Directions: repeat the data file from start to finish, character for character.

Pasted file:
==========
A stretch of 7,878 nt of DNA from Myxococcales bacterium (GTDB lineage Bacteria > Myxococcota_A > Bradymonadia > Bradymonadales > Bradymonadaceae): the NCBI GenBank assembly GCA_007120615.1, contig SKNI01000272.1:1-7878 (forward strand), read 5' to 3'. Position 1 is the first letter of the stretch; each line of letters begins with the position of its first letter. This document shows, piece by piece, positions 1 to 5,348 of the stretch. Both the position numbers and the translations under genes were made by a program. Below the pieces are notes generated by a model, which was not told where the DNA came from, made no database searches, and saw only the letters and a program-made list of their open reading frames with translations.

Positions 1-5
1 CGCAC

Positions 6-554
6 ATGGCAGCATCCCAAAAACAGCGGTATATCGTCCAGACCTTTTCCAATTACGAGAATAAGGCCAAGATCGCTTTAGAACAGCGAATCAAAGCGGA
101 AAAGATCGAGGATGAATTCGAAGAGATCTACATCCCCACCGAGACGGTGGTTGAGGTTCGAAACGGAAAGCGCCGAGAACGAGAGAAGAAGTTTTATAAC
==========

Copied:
A stretch of 7,878 nt of DNA from Myxococcales bacterium (GTDB lineage Bacteria > Myxococcota_A > Bradymonadia > Bradymonadales > Bradymonadaceae): the NCBI GenBank assembly GCA_007120615.1, contig SKNI01000272.1:1-7878 (forward strand), read 5' to 3'. Position 1 is the first letter of the stretch; each line of letters begins with the position of its first letter. This document shows, piece by piece, positions 1 to 5,348 of the stretch. Both the position numbers and the translations under genes were made by a program. Below the pieces are notes generated by a model, which was not told where the DNA came from, made no database searches, and saw only the letters and a program-made list of their open reading frames with translations.

Positions 1-5
1 CGCAC

Positions 6-554
6 ATGGCAGCATCCCAAAAACAGCGGTATATCGTCCAGACCTTTTCCAATTACGAGAATAAGGCCAAGATCGCTTTAGAACAGCGAATCAAAGCGGA
101 AAAGATCGAGGATGAATTCGAAGAGATCTACATCCCCACCGAGACGGTGGTTGAGGTTCGAAACGGAAAGCGCCGAGAACGAGAGAAGAAGTTTTATAAC